• #18
                                    I agree 100% Weatherford. i've said for a while that part of the scariness you see at prelim in this country in because the leap from training to prelim is TOO big.

                                    I HATE bounces on XC--I think we should get rid of them and put them in SJ, if that's a question we really want to test. BUT, if we are going to insist on having them in XC, then I firmly believe we should start with them at training and maybe even novice level. Maybe six inch logs or foot-high logs at novice, maybe 2 foot logs at training, but waiting until prelim is not kind or wise. Similarly, corners ar e abig question to spring on someone at prelim. I don't dislike the question of corners, but it's a little unfair to throw that in so late in the game.

                                    Now yes, you school these things ahead of time, but we all know it isn't the same as doing it, make or break, on course with adrenaline up.

                                    So I'm all for it, small, round, easy, but with the full questions intact.

                                    Comment

                                    • Original Poster

                                      #19
                                      We have some thoughts and concensus here - WHO is going to talk about it at the USEA Annual meeting?

                                      Who can bring Denny & Jimmy & Roger into the discussion - so something can be done?

                                      Granted, building technical courses means having more educated course builders at the lower levels, however, I believe that is happening in Eventing (unlike SJ! [img]/infopop/emoticons/icon_frown.gif[/img] )

                                      I would talk about it, for sure, but I am not going to be there - so, someone will have to do so for me!

                                      Please?!

                                      (now that I have, as Heather puts it, returned to the Dark Side.... )

                                      19 year member of the New Hope clique! [img]/infopop/emoticons/icon_biggrin.gif[/img]
                                      co-author of 101 Jumping Exercises & The Rider's Fitness Program; Soon to come: Dead Ringer - a tale of equine mystery and intrique! Former Moderator!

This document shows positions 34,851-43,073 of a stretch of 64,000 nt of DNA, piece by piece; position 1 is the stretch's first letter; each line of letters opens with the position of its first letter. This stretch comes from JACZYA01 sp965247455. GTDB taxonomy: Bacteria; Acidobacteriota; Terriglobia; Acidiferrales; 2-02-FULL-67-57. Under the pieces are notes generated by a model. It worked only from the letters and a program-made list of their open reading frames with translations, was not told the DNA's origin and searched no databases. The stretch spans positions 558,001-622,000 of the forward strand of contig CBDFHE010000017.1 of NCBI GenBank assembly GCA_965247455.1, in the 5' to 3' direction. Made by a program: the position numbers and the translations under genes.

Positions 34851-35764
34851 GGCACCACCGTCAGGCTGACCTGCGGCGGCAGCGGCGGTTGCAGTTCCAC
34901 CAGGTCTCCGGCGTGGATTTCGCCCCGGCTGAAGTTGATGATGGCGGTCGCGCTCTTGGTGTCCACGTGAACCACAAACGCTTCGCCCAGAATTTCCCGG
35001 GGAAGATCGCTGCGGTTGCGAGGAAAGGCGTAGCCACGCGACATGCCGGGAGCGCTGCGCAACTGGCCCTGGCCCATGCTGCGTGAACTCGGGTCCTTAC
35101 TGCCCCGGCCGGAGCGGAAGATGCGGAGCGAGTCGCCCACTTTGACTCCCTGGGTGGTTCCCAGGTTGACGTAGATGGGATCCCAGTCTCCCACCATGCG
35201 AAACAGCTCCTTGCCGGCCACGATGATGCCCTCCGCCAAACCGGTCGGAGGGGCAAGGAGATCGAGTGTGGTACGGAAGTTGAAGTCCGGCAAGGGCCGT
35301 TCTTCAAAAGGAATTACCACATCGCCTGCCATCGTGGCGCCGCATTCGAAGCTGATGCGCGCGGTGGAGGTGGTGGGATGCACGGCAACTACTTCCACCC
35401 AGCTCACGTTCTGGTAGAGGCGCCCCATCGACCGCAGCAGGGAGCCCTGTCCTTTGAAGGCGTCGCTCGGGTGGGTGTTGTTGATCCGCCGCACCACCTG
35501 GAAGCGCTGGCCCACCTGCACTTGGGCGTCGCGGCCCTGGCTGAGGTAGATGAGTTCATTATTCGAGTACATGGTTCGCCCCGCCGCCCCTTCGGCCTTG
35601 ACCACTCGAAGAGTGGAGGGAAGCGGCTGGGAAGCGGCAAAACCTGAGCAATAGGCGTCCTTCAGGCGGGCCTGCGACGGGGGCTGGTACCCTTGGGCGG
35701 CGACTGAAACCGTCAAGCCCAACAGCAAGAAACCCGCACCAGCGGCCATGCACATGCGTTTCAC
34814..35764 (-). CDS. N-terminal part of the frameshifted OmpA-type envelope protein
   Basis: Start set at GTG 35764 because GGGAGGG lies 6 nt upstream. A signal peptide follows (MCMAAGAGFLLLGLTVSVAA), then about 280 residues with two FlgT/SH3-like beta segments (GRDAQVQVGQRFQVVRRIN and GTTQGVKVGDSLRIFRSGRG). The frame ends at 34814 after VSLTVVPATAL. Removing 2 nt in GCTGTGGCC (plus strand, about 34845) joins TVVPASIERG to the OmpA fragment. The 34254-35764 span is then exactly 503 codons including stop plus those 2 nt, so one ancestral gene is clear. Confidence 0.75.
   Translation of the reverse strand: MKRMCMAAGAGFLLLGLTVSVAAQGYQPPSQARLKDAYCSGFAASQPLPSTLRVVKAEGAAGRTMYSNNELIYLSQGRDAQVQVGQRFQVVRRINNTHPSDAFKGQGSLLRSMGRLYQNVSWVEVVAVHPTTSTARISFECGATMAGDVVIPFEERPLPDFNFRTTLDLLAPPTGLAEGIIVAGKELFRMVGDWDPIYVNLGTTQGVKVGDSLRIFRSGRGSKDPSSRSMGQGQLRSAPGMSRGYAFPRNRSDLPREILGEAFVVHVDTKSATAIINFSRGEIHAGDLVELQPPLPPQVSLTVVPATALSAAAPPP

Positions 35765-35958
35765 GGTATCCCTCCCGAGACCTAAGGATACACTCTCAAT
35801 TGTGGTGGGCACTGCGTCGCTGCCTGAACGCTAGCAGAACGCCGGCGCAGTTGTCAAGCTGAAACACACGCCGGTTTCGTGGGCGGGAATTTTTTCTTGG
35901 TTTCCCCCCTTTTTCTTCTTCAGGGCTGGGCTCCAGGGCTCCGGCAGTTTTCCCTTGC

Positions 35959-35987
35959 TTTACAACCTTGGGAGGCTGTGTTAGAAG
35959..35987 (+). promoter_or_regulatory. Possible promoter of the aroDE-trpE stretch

Comment


                                      • #20
                                        As this thread has grown I'm going to have to amend my earlier "%100 agreement."

                                        I agree that certain types of fences like trekahners, ditches, banks should be more common at lower levels. I think it would weed out some of the, shall we call it "unprepared riders." It might also help narrow the gap between Training and Prelim so that your not confronted with BOTH new types of fences AND the introduction of true technical questions.

                                        However, I think bounces and other technical questions are completely inappropriate at Training and lower. (bounces now first appear at I not P) As a rider who competes at Intermeadiate (as well as training the horse that far) I have to emphasize to you guys that the difference between P, I and A isn't the type/construction or even size of a fence it's the technicallity --or placement in relation to terrain and other fences and how quickly/often these type of questions come up in the course.

                                        Skinnies, corners and combinations with multipe fences with in strides of each other are NOT appropriate for young horses. Personally I don't think that's how you develop confident horses.

                                        Also, I beleive the speed penalty question is about go under some rule changes so that you will have some latitude to practice higher speeds.

                                        As for people being unsafe and "bombing around XC" that is not at all what I see that's going on unsafe at the lower levels. People CAN'T GO FORWARD! I see Novice (and Training and Prelim) horses strangled by the hardware in their mouth with riders acting like they're being run away with while doing not much more canter than what they do in a dressage ring. I see horses rushing because riders have them so backward that if the horse doesn't rush he'll never have enough power to get over the less than 3' fence in his path.

                                        When horses are being ridden backward they have no opportunity to correct the riders mistakes or find "fifth legs." Backward horses get in trouble and riders get hurt. I would be willing to bet that if the statisic exisit that those lower level riders who "bomb around" have significanlty safer experiences than the slow backward ones!